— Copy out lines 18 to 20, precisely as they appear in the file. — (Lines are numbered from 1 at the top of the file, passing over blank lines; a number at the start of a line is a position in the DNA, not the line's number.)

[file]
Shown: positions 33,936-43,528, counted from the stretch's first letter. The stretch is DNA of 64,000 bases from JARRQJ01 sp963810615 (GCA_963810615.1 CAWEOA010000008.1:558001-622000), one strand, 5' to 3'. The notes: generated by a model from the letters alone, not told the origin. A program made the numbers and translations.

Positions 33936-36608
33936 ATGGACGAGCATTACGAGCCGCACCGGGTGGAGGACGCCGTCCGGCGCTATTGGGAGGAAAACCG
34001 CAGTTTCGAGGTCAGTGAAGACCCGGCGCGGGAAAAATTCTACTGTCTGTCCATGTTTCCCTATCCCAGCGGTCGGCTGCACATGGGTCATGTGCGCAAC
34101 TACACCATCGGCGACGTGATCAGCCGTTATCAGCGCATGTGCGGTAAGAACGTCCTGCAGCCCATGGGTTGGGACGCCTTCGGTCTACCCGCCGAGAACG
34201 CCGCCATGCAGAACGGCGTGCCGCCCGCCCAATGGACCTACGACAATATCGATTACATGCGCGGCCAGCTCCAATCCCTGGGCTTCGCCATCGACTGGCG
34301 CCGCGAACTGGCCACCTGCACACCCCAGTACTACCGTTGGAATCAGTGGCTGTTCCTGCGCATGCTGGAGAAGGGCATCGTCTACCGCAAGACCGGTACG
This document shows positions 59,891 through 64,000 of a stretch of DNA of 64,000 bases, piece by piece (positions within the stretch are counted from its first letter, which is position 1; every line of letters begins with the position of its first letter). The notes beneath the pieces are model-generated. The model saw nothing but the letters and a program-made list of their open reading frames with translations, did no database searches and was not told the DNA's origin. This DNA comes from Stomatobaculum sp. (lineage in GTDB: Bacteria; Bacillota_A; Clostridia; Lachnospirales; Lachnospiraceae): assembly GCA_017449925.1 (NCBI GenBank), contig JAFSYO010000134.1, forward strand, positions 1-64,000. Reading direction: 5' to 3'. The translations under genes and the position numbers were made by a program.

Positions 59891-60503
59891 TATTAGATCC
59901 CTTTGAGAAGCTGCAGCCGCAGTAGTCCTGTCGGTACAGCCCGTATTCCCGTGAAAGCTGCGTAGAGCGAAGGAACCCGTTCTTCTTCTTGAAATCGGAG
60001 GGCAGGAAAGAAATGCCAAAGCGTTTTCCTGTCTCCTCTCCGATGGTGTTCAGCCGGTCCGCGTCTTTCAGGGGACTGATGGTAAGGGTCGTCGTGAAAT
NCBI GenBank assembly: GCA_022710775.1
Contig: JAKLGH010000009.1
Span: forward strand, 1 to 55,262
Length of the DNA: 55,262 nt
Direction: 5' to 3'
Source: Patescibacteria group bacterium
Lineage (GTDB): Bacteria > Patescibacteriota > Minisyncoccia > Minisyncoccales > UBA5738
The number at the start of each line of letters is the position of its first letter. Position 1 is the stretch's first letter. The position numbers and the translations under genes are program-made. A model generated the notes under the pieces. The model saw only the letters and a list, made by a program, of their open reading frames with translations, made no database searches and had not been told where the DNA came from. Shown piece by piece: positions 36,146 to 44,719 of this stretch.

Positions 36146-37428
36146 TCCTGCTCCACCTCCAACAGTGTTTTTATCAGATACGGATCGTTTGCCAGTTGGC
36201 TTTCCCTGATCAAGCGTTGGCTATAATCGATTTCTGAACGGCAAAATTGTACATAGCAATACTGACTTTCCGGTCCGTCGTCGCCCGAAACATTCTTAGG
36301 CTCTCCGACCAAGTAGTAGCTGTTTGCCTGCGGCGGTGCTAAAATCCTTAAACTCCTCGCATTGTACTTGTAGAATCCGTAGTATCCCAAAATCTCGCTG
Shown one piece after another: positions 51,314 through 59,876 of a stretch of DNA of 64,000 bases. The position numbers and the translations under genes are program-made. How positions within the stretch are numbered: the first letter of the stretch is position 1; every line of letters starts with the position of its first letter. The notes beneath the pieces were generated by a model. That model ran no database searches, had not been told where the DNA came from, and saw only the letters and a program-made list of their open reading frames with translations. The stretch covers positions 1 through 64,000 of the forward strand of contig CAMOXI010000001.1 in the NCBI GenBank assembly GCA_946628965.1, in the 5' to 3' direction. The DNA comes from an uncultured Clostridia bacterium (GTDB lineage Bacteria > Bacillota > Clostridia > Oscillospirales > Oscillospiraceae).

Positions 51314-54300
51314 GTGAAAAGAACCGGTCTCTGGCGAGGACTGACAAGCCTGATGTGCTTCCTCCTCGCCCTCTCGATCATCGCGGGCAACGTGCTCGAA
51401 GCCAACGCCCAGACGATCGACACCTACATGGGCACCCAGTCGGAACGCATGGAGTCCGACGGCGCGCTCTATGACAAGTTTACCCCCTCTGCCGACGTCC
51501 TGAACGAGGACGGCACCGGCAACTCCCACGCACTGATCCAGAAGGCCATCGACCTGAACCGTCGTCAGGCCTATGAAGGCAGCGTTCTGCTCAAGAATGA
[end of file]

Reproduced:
Source: Patescibacteria group bacterium
Lineage (GTDB): Bacteria > Patescibacteriota > Minisyncoccia > Minisyncoccales > UBA5738
The number at the start of each line of letters is the position of its first letter. Position 1 is the stretch's first letter. The position numbers and the translations under genes are program-made. A model generated the notes under the pieces. The model saw only the letters and a list, made by a program, of their open reading frames with translations, made no database searches and had not been told where the DNA came from. Shown piece by piece: positions 36,146 to 44,719 of this stretch.